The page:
Re: [v6ops] Erik Kline's No Objection on draft-ietf-v6ops-slaac-renum-04: (with COMMENT)

Fernando Gont <> Wed, 21 October 2020 23:40 UTC

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To: Erik Kline <>, The IESG <>
Cc:,,, Owen DeLong <>
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From: Fernando Gont <>
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Date: Wed, 21 Oct 2020 19:45:51 -0300
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Subject: Re: [v6ops] Erik Kline's No Objection on draft-ietf-v6ops-slaac-renum-04: (with COMMENT)
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Hi, Erik,

Thanks so much for your comments! In-line....

On 21/10/20 17:49, Erik Kline via Datatracker wrote:
> ----------------------------------------------------------------------
> ----------------------------------------------------------------------
> [[ comments ]]
> [ section 2.1 ]
> * There should be some clarification that use of dynamic prefixes does
>    not automatically imply flash renumbering, but rather that it increases
>    the likelihood of a flash renumbering event occurring (basically make it
>    clear that flash renumbering is the issue, not dynamically changing
>    prefixes). 
> * There's also more than one layer of PD stability to be considered: the
>    stability of the block delegated from the ISP to the modem/ISP-provided
>    CPE (discussed here), and (for example) the stability of the prefix that's
>    subdelegated to another router in the home (in cases where the user has
>    purchased an additional router to place between nodes in the home and the
>    ISP CPE).  In this way, even with stable ISP->CPE prefix delegation, it
>    might be possible for the home router to get a different subprefix on
>    reboot.

How about adding this to the front of Section 2.1:

"In network scenarios where dynamic prefixes are employed, changes in 
the employed prefixes are propagated through the network, such that the 
renumbering event is handled in gracefully handled. However, if the 
renumbering event happens along with e.g. loss of configuration state by 
some of the devices involved in the renumbering procedure (e.g., a 
router crashes, reboots, and gets leased a new prefix), this may result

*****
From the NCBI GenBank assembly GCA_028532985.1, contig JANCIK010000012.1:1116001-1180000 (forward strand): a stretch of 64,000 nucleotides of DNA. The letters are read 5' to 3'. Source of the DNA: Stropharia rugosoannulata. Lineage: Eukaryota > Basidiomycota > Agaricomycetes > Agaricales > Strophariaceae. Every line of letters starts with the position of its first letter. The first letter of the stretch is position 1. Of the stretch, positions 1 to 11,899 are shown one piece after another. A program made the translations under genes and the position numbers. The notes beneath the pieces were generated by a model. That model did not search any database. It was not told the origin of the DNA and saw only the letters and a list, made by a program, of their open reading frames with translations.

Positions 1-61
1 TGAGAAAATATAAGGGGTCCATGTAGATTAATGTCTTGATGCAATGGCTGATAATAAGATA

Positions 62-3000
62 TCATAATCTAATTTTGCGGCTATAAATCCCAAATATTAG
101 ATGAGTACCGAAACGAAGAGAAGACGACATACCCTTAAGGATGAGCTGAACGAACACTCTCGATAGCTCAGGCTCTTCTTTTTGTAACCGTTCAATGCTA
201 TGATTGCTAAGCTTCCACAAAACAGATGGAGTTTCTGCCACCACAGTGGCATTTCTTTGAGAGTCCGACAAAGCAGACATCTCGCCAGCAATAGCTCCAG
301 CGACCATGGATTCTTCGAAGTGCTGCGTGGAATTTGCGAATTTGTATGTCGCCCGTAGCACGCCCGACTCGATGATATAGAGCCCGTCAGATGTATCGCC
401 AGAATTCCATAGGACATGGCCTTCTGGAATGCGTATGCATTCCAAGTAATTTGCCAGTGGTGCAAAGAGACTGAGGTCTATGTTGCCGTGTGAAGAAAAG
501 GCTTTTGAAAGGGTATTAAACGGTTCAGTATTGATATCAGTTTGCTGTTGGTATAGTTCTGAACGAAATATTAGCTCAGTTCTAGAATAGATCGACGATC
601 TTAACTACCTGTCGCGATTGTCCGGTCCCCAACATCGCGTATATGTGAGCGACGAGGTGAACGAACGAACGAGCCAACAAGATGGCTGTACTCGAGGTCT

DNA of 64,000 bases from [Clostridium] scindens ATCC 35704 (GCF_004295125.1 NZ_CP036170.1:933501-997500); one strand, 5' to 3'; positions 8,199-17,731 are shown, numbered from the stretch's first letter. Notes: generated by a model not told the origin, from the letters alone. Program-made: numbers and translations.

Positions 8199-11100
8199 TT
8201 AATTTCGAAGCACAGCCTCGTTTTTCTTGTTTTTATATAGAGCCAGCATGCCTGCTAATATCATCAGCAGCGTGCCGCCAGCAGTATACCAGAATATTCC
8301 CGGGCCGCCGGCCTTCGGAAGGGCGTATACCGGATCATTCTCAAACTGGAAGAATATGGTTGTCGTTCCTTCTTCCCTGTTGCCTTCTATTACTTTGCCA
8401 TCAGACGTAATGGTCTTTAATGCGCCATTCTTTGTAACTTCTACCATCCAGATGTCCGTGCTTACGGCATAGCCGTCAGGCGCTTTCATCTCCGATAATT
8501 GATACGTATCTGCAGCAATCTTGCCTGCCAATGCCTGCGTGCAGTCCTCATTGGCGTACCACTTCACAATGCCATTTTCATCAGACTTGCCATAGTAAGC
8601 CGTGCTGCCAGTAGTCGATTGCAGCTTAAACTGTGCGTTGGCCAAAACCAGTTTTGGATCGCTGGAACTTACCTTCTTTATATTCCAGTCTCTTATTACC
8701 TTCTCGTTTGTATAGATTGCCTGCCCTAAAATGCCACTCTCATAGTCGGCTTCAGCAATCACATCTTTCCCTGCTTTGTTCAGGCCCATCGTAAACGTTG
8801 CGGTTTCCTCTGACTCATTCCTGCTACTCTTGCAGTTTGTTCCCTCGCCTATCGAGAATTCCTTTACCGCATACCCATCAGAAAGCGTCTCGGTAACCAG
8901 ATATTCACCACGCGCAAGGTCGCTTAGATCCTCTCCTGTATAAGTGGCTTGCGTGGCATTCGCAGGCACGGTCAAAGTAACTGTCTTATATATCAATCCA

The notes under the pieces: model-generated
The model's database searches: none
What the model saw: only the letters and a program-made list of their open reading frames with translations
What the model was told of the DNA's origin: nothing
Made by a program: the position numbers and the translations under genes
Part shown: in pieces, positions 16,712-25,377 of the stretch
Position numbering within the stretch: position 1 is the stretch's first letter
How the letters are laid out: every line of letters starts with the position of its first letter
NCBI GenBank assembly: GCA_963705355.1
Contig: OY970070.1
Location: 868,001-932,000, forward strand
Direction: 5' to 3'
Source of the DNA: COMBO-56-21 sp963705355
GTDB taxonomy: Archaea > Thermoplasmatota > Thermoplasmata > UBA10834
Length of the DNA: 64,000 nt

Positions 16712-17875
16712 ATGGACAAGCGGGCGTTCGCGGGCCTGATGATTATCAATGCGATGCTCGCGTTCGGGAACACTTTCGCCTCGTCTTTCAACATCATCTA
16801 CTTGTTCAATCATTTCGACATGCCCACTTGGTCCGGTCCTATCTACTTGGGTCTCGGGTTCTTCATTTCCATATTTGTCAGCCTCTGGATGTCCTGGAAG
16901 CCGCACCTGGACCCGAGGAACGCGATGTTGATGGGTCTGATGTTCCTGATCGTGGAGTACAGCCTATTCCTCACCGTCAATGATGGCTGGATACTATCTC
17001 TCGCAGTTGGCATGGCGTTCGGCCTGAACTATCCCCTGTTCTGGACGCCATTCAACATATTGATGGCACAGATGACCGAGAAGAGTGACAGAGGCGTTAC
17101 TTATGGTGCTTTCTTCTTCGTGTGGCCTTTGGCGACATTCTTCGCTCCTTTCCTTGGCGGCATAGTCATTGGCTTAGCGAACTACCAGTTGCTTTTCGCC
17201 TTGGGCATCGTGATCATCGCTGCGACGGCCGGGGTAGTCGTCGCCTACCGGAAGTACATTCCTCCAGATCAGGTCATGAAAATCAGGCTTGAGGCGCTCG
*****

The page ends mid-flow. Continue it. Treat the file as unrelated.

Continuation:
in a flash-renumbering event, where new prefixes are introduced without 
properly phasing out the old ones".


Then tweak:
" In simple residential or small office scenarios, the problem discussed in
   this document would be avoided if DHCPv6-PD would lease "stable"

(I've added "simple").

And then added a bullet in between the first and second that says:

"While an ISP might lease a stable prefixes to the home or small office, 
the Customer Edge router might in turn leases sub-prefixes of this 
prefixes to other internal network devices. Unless this late lease 
database is stored on non-volatile storage, these internal systems might 
be leased dynamic sub-prefixes from the otherwise stable prefix leased 
by the ISP. In other words, every time a prefix is leased there is the 
potential that the resulting prefixes are dynamic, even if the devices 
has been leased a stable prefix by its upstream router."


> [ section 2.2 ]
> * This section should make it clear that magnitude of the impact is a
>    function of these timers and that these defaults are not necessarily in
>    common use.  The text strongly implies that all flash renumbering events
>    impact hosts for 7 days, and I don't think that's true.  (I don't think
>    I've been on any dynamic prefix network that used these defaults for a
>    long time.)

How about tweaking this section as:

---- cut here ----
The impact of the issue discussed in this document is a function of the 
lifetime values employed for the PIO lifetimes, since these values 
determine for how long the corresponding addresses will be preferred and 
considered valid. Thus, when the problem discussed in this document is 
experienced, the longer the PIO lifetimes, the higher the impact.

[RFC4861] specifies the following default PIO lifetime values:

    o  Preferred Lifetime (AdvPreferredLifetime): 604800 seconds (7 days)

    o  Valid Lifetime (AdvValidLifetime): 2592000 seconds (30 days)

    Under problematic circumstances, such as where the corresponding
    network information has become stale without any explicit signal from
    the network (as described in Section 1), it would take a host 7 days
    (one week) to deprecate the corresponding addresses, and 30 days (one
    month) to eventually invalidate and remove any addresses configured
    for the stale prefix.  This means that it will typically take hosts
    an unacceptably long period of time (on the order of several days) to
    recover from these scenarios.
---- cut here ----

Please do let me know if there's more to add/change.

Note: I have dynamic prefixes at home, and my Mikrotik router employs 
the RFC4861-specified default values. :-(

> [ section 2.3 ]
> * I support Ben's observation about authenticated RAs.

I'll s/RAs/unauthenticated RAs/. That say, are there any real 
deployments where RAs are authenticated?

> [[ nits ]]
> [ abstract ]
> * "will continue using stale prefixes" -> "may continue using stale prefixes"
>    or "could" or "might" or "are likely to"
>    I think "will" is only correct under very certain circumstances.
>    Same text change in the first paragraph of the introduction as well.

Will do.

> [ section 1 ]
> * "and and" -> "and"
> * "configure for": perhaps "configured from" the previously-advertised prefix

Will do.

Thanks a lot!

Fernando Gont
SI6 Networks
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